Does Modi know there is a crisis? PDF Print E-mail
Monday, 05 August 2019 04:43
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Shobhana column


Wake up and smell the coffee, that’s what the government needs to do. It’s not clear whether the advisors—in the ministry and think tanks—aren’t bringing in the right perspective or whether the government genuinely believes there’s nothing much to worry about. If there is concern it’s not showing. That must change; the government must acknowledge unambiguously the economy is in serious trouble. When the finance minister speaks of 7% growth, whose numbers is she working with? No top economist in India is talking of 7%; the most optimistic number is 6.9% and the average is closer to 6.6%. Very pertinently, these estimates are predicated on a favourable base effect in the second half of the year because growth in Q4FY19, remember, was an anaemic 5.8%.

If Maruti Suzuki is not able to sell even one lakh units a month—a number that had become par for the course—it means consumer confidence is well and truly damaged. The first signs of this weakness were apparent last Diwali but we chose to downplay that; rather than trying to meet industry halfway on lowering prices and making vehicles more affordable to spur demand, NITI Aayog asked two-wheeler makers to come up with an EV roadmap in two weeks! That sales of bikes and scooters should be falling the way they are means consumers either don’t want to buy or they don’t have the means to spend; both are bad news. It is true many HFCs and NBFCs were lending to customers who were not credit-worthy and that some of these businesses are unviable. But, if HDFC’s loan growth in Q1FY20 was the slowest in its history and its asset quality the worst, we have a problem.

There is no doubt India’s growth is correlated with global growth and trade, both of which are slowing, but the slide cannot all be blamed only on this. Surely the telecom sector is not bleeding—with the exception of one player—because the global economy is slowing. Bharti Airtel and Vodafone Idea did not report losses of `2,866 crore and `4,800 crore respectively in Q2FY20 because of the global market, but because of the unfriendly regulatory environment.

We need to look inwards and set our house in order; talking about a $5 trn economy will not help. This is not just another downcycle; the problem is, at least partly, a structural one. For example, if the elasticity in our exports is turning negative, one big reason is that we are simply not competitive, our wage structures are simply too high and our labour laws too rigid. But the government is doing little to address this; instead it wants to impose a minimum wage.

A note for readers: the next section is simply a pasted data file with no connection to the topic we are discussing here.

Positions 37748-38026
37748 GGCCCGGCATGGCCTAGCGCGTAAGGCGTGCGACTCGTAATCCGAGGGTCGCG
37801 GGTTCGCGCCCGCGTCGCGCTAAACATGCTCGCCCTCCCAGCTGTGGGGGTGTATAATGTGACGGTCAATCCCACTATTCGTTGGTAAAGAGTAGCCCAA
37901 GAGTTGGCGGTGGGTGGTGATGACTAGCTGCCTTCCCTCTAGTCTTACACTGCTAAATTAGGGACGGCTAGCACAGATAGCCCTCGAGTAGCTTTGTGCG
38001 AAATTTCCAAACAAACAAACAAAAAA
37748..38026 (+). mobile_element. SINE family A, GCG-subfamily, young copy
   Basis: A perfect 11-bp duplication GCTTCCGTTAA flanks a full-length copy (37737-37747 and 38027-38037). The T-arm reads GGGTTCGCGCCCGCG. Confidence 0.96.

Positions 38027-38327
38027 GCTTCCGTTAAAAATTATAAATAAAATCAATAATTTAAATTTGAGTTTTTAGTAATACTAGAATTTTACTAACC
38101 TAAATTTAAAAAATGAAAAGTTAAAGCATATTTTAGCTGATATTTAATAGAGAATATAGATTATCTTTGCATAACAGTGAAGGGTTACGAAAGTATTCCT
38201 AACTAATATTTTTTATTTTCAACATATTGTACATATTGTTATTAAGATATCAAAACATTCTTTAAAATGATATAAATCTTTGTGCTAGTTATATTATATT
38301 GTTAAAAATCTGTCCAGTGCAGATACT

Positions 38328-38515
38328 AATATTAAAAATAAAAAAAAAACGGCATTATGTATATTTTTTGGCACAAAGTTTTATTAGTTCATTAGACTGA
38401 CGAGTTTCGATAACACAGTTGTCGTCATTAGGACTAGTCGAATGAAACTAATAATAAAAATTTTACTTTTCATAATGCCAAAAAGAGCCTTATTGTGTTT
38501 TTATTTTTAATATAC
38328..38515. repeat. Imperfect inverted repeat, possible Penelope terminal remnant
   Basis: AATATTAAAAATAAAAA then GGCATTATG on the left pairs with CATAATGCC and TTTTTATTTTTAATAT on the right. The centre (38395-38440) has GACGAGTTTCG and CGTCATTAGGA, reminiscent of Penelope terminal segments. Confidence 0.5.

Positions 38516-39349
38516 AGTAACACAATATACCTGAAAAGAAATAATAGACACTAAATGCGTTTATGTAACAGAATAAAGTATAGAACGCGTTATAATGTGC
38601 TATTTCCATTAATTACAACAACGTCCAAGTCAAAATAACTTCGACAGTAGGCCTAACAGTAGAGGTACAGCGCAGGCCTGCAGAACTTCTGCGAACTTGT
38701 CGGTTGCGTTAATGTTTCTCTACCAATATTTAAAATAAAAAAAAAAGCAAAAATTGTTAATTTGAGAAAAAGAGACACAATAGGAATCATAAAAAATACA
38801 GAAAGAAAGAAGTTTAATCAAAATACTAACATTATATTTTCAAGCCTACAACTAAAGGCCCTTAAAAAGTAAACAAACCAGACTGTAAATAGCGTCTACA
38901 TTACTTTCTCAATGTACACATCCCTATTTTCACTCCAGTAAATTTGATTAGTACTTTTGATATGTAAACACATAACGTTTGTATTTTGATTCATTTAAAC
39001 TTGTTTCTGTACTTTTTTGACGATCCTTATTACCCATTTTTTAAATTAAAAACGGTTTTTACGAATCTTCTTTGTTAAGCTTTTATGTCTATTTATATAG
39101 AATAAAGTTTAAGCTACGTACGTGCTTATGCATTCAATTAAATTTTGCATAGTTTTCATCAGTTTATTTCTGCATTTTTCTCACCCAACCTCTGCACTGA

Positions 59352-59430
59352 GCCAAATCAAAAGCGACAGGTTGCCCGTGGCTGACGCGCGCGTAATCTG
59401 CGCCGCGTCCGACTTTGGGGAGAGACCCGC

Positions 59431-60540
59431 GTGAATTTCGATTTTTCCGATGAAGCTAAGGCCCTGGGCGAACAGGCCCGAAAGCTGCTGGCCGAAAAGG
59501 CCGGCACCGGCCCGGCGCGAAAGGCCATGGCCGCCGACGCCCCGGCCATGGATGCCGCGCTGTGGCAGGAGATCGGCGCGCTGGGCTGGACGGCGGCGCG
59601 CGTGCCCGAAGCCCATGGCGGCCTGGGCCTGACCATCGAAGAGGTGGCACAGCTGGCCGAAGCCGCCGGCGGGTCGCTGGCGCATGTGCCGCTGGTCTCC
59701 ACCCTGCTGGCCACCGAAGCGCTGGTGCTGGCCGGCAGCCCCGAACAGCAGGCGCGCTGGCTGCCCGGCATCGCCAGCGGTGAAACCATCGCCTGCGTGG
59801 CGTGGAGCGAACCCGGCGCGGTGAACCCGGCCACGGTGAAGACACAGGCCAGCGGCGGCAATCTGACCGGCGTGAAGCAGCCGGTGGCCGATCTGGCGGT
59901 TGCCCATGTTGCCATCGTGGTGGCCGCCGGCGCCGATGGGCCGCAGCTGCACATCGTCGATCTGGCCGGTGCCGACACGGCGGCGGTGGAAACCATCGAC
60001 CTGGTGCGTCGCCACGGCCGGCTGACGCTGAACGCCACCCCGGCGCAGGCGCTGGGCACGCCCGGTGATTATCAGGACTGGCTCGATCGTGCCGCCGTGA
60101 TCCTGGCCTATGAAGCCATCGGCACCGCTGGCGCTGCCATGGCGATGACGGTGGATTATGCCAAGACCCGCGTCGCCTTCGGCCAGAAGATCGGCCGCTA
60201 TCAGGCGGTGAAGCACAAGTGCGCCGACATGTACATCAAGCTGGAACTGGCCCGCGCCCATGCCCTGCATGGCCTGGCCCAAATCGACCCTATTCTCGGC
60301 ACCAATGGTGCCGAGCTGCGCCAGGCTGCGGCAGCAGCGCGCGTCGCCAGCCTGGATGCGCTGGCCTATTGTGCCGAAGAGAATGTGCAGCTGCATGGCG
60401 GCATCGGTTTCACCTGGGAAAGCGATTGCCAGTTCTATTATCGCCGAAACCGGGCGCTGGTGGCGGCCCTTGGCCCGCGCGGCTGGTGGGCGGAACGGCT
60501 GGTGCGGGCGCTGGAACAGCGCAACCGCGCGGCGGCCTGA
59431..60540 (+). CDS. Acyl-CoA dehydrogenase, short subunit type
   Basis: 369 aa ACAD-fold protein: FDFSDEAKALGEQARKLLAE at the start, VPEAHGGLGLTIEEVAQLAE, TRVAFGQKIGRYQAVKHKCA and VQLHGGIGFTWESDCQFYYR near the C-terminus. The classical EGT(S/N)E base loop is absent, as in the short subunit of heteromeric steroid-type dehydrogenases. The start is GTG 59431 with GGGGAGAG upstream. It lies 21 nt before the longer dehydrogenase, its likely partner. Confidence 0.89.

Making the environment friendly is critical.There is no doubt the IBC has been the best reform the country has seen and the government deserves full credit for making it clear to companies they can’t simply default and get away with it. The clean-up in the NBFC and HFC spaces too was long overdue. But, now that there’s effective legislation in place, we need to rekindle animal spirits, else the `100 lakh crore investment target will remain just that. NITI Aayog believes there is room for banks to lend—apparently we are among the most under-leveraged economies in the world. That may be so, but the fact is that to lend, banks need capital and the NPA cycle isn’t quite over; sectors such as telecom, power—thermal and renewable—aviation, MSME and agriculture are all very stressed. CRISIL noted that some `15,000 crore of assets would be at risk if the AP discoms stop paying wind and solar power producers following the tiff over the revision of tariffs.

While bankers may have provided for some of the assets, one doubts they have provided for everything. More importantly, there need to be credit-worthy borrowers. Also, there is increasingly higher aversion to risk. A few months back, State Bank of India (SBI) tightened the lending norms for dealers of Hyundai and other car makers because it simply could not afford to take a chance when so many dealerships are closing down. Indeed, credit to industry is crawling, partly because companies remain over-leveraged and partly because bankers are cautious. Some private sector banks lend little or nothing to infrastructure; given how they have burnt their fingers, this time around they will be doubly cautious. Fresh slippages at SBI soared to a staggering `17,000 crore in Q1FY20. Even a much small lender like Axis Bank reported slippages of close to `5,000 crore and write-offs of around `3,000 crore; this, after a clean-up. Let’s get real, the NPA cycle hasn’t peaked.

If the private sector is to invest, and invest it must if the economy is to come out of the trough, it needs to get a much better deal; people cannot be jailed for not meeting CSR norms. Regulation needs to be non-partisan, whether for domestic or foreign players—favouring some players to the detriment of the others will cost the economy tens of thousands of jobs and this is clearly visible in the telecom sector. New rules cannot be forced on companies without their approval; it is their investments that are at stake.

The government is strapped for revenues, but if it taxes companies beyond a point and penalises them unnecessarily, it will leave companies with no resources to invest. The government’s investments aren’t enough to put the economy back on the high growth track or create the jobs needed, and so, it must incentivise the private sector to invest. Right now there are no signs this is happening.



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